On the 10th of December, rebels took over three towns in the north of the country. At the time, no one really knew whether this was cause for serious concern. In what turned out to be quite fortunate timing, I was already planning on going home for the winter holidays. On the 11th, I caught a ride from Bayanga (the village near camp) to Bangui (the capital) on a plane hired by journalists who had just left a town that rebels had entered, but not yet taken over (they eventually did). I flew home the following day. Since then, the rebels have taken over a dozen towns and are only about 45 miles from the capital. The rebels consist of a coalition (the Séléka alliance) of four existing Central African rebel groups and according to some reports, foreign mercenaries and child soldiers. The Séléka rebels claim that they are taking up their arms again because the government has not held up their end of the 2007 peace agreements.
Several countries have sent in troops to support the government and peace talks have just started in nearby Gabon. I don’t have the slightest clue how this will play out. The most significant obstacle to peace that I see is the fact that President Bozizé refuses to step down until he finishes his current term, while the rebels are demanding that he relinquish power as a precondition for peace talks.
News was sparse until late December and there is still disappointingly little information coming out of the country about what the situation is like on the ground. This article is the only one I’ve read that offers an actual analysis of what’s going on. I found this interesting fictional essay written by an African writer that perhaps reflects the general fed-up attitude of Africans towards delusional despots. The quote below from President Bozizé today on why he won’t step down highlights his questionable grasp on reality. Keep in mind that he seized power through a coup, that the 2011 elections were prooobably fraudulent, and that the CAR ranked 144th in Transparency International’s Corruption Perceptions Index.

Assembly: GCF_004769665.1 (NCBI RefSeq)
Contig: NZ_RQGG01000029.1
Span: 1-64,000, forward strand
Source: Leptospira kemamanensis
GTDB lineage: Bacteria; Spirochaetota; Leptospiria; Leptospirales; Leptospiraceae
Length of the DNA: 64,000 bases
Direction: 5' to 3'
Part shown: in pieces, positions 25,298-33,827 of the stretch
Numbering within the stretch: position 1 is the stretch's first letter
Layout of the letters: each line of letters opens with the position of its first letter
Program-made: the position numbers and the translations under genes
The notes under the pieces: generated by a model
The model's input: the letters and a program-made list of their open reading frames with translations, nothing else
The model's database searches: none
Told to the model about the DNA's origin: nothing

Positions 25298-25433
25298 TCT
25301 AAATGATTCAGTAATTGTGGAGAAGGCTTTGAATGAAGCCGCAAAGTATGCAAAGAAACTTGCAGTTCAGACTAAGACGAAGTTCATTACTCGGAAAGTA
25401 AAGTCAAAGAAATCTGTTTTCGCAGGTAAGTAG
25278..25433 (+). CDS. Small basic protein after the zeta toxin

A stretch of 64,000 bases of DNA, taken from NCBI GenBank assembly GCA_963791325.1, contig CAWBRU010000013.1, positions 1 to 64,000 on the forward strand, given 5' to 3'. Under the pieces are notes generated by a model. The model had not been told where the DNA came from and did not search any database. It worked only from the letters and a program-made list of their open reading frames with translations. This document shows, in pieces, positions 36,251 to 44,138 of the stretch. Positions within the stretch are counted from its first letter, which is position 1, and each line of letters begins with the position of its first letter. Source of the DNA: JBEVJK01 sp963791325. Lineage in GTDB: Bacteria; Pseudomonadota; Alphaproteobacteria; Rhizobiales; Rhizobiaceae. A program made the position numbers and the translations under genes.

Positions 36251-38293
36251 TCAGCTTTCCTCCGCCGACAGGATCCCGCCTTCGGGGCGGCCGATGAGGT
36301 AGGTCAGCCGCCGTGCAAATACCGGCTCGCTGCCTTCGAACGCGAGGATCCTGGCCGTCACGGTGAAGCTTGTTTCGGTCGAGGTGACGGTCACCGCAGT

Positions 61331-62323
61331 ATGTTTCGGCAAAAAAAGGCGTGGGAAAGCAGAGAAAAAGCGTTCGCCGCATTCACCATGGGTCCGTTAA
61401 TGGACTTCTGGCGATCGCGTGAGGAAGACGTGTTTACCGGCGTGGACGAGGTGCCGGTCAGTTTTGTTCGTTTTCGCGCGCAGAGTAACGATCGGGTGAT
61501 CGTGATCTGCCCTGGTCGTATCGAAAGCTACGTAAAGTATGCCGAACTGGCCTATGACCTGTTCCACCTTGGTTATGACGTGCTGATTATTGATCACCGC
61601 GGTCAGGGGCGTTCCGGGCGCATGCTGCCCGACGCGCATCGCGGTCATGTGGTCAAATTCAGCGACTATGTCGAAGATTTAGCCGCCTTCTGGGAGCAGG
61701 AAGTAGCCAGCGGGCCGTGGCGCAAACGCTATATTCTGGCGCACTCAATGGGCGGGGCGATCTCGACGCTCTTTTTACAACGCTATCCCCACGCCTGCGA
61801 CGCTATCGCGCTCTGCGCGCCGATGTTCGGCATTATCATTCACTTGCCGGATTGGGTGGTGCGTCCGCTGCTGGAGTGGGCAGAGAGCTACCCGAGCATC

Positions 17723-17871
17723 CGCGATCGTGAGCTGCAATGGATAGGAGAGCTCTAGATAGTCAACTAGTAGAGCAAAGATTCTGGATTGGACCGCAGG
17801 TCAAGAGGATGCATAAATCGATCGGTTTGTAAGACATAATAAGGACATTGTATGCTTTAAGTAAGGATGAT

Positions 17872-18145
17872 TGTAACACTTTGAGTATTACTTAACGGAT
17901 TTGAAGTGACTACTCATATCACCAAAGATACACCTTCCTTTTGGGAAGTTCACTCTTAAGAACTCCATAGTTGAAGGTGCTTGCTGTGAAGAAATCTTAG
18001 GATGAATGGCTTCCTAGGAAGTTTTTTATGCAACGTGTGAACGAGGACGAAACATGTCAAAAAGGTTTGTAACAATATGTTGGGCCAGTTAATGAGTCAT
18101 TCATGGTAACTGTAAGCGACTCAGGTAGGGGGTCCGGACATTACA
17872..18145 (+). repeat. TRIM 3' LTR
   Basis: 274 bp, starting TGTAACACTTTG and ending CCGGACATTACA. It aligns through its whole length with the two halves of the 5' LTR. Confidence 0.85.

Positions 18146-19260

“That would be a betrayal of my country. That would betray the people who elected me. This is the defence of democracy, the defence of the constitution. To do nothing says we’re turning to the law of the jungle.”
Until it’s safe for me to return, I am stuck in DC. So… here are some pictures!
Sopo horsing around.
Some elephants whose path we crossed.
Kunga chewing on some kiyeye (all plant names that I know are in Ba’aka, so don’t ask me for the scientific or even English name).
Sopo sits in the lap of Mosoko, his half-sister, while they curiously observe the newborn. Baby Ngombo, full-brother of Mosoko, is on mother’s Malui’s stomach.
Malui, still pregnant here, crossing a stream. This was taken immediately after this video.
Makumba hanging out near Malui and the newborn.
A colorful group of dung-ingesting butterflies.
Bokata, a few feet away from me.
Mobangui (left) and Sopo at play.
A bai before the morning mist cleared.
As much as I am enjoying being back in civilization, I do miss it. Let’s hope things go back to “normal” soon!